My daughter Lyra was born on May 11th 2006. She had white, almost clear hair at birth. Even though our older two kids were born with dark hair, we weren’t terribly shocked since I had a brother and a niece who were both born with white hair. Albinism was suspected immediately by the doctors, but it wasn’t until 2 days after birth when she was examined by the Pediatric Ophthalmologist, that the diagnosis was confirmed. Lyra had Oculocutaneous Albinism. It was unbelievably hard to deal with at first. During the first couple of weeks, there was always that little bit of hope, that maybe they were all wrong. I had endless thoughts and questions racing through my mind, yet I didn’t want to tell anyone or talk about it. When we left the hospital, they gave us a packet of information about albinism. When we got home, I didn’t want my daughter to accidentally see it, so I hid it in the back of my closet. The stress was overwhelming. I wanted to scream every time someone would say “Wow, look at that white hair.” After a week or two of denial along with a serious case of postpartum depression, I finally accepted it… I had a sweet, beautiful, platinum blonde baby girl who couldn’t have been more perfect.

I immediately began researching. I wanted to know everything and anything about albinism. However, with more knowledge, came more pain. I kept receiving indefinite answers to most of my questions. There were too many maybes and what ifs. I thought maybe her visual acuity could be predicted based on the amount of pigment, but no such luck. Her PO (pediatric ophthalmologist) told us that there could be kids with less pigment that see better than those with more pigment and vice versa. Lyra’s future vision couldn’t be predicted by the severity of nystagmus, strabismus, or photophobia she had either. With so many factors to consider, it was impossible to know what her visual acuity would be. I just wanted numbers…numbers more specific than 20/60 to 20/2200. I hated not knowing the future. Would Lyra ever be able to read a book, or ride a bicycle, or see a shooting star? I had to force myself to focus on the now…how could I help her now… what is she doing now…what is she seeing now. If I wondered or asked questions about what she would see in 20 years or 5 years or even 6 months, I’d make myself sick with worry. I had to take it one day at a time, and focus on what matters most, loving and enjoying every moment with my child.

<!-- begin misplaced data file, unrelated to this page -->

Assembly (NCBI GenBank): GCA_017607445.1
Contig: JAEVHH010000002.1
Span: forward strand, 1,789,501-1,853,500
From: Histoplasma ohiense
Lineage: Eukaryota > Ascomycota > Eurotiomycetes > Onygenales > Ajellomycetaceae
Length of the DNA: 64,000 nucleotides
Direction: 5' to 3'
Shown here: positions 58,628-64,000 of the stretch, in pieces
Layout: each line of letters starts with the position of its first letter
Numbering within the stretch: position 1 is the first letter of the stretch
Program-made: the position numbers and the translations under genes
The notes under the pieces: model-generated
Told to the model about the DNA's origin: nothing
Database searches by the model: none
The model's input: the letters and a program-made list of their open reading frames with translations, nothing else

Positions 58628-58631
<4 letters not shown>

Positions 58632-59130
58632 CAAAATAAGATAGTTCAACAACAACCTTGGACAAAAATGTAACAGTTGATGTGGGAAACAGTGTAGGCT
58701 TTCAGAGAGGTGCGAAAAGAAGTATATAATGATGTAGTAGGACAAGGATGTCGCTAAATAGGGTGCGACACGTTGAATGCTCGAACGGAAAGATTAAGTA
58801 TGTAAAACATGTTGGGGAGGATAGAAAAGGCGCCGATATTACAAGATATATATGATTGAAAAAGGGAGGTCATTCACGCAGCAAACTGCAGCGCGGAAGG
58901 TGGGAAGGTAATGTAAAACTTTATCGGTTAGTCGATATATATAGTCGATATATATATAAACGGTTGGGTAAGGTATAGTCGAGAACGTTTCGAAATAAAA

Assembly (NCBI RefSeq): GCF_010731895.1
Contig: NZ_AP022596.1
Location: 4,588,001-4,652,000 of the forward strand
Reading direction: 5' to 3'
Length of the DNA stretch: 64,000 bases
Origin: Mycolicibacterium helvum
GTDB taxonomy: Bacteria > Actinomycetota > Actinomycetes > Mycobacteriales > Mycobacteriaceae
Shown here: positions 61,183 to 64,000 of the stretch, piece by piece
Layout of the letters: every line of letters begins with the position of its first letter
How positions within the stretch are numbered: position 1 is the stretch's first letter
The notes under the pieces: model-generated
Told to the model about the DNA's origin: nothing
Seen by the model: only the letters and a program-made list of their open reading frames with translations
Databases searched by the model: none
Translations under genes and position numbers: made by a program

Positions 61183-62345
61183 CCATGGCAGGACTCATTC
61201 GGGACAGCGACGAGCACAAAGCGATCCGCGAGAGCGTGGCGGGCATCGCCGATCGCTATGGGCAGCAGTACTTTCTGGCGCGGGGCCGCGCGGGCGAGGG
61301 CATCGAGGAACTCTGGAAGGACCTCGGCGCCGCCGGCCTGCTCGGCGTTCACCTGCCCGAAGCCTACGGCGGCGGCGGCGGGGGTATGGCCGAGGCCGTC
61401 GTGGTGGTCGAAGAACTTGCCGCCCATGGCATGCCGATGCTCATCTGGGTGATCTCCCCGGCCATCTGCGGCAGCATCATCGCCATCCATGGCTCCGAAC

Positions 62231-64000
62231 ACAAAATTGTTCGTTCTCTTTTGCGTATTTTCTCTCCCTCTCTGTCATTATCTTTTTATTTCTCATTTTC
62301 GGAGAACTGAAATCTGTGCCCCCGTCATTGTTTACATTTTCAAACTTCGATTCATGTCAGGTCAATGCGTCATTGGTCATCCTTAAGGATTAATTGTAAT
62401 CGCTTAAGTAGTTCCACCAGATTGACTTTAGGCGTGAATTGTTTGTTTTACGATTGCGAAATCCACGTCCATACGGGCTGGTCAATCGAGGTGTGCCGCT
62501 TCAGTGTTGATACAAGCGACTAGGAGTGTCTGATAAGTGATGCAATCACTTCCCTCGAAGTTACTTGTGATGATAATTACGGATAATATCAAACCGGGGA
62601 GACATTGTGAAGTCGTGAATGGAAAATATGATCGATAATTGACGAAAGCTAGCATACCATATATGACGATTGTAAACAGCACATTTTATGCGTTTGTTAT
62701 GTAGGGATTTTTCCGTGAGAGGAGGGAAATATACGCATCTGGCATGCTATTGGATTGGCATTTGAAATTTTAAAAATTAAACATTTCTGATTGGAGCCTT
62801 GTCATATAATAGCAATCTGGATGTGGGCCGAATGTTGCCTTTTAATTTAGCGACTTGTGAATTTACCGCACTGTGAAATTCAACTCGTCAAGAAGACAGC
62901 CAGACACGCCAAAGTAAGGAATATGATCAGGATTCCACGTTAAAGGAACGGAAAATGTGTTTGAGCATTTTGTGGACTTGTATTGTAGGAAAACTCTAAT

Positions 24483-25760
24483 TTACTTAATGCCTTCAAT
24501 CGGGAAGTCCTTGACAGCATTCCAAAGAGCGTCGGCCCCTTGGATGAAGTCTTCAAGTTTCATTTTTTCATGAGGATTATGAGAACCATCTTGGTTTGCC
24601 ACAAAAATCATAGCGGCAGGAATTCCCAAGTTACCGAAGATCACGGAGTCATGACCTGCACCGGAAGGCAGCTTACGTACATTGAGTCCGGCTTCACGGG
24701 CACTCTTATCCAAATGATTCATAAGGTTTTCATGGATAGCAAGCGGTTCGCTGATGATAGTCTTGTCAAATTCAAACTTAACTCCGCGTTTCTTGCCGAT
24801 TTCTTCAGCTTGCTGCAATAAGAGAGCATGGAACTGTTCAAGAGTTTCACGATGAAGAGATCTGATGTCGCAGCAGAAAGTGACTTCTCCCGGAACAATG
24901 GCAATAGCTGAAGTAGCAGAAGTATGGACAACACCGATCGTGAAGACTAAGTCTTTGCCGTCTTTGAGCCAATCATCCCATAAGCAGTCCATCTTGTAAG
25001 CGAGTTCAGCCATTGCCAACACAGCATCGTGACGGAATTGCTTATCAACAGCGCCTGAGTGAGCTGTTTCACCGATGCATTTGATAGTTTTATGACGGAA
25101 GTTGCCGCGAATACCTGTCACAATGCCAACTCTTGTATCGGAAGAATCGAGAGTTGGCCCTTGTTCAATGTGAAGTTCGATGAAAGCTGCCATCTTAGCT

I discovered very quickly that most people were clueless as to the facts about albinism. They think of the stereotype “Albino” that they see on TV. A character that is made fun of or portrayed as weird or scary in many movies today. I would cringe when I heard the word albino. A lot of people are comfortable using the word and not offended when called albino, but I am not. I don’t use the word in reference to Lyra and I will correct anyone who does. Person-first language is being more widely used every day. If someone asks me if she is an albino, I say “No. She is a baby and her name is Lyra. She just happens to have albinism.” She is special and unique because of who she is not because she has albinism. One thing that adds to this negative association I have with the word is that ironically, I was teased and called “albino” in middle school. I do have very light skin and I never jumped into the tanning beds like everyone else did back then, but I don’t have albinism. What do you call a child who has a hearing impairment, or autism, or a physical or developmental disability? You call him or her a person, not a disease. Labels that may have been acceptable decades ago such as mute, dumb, crippled, or retarded, are no longer used and are offensive to most.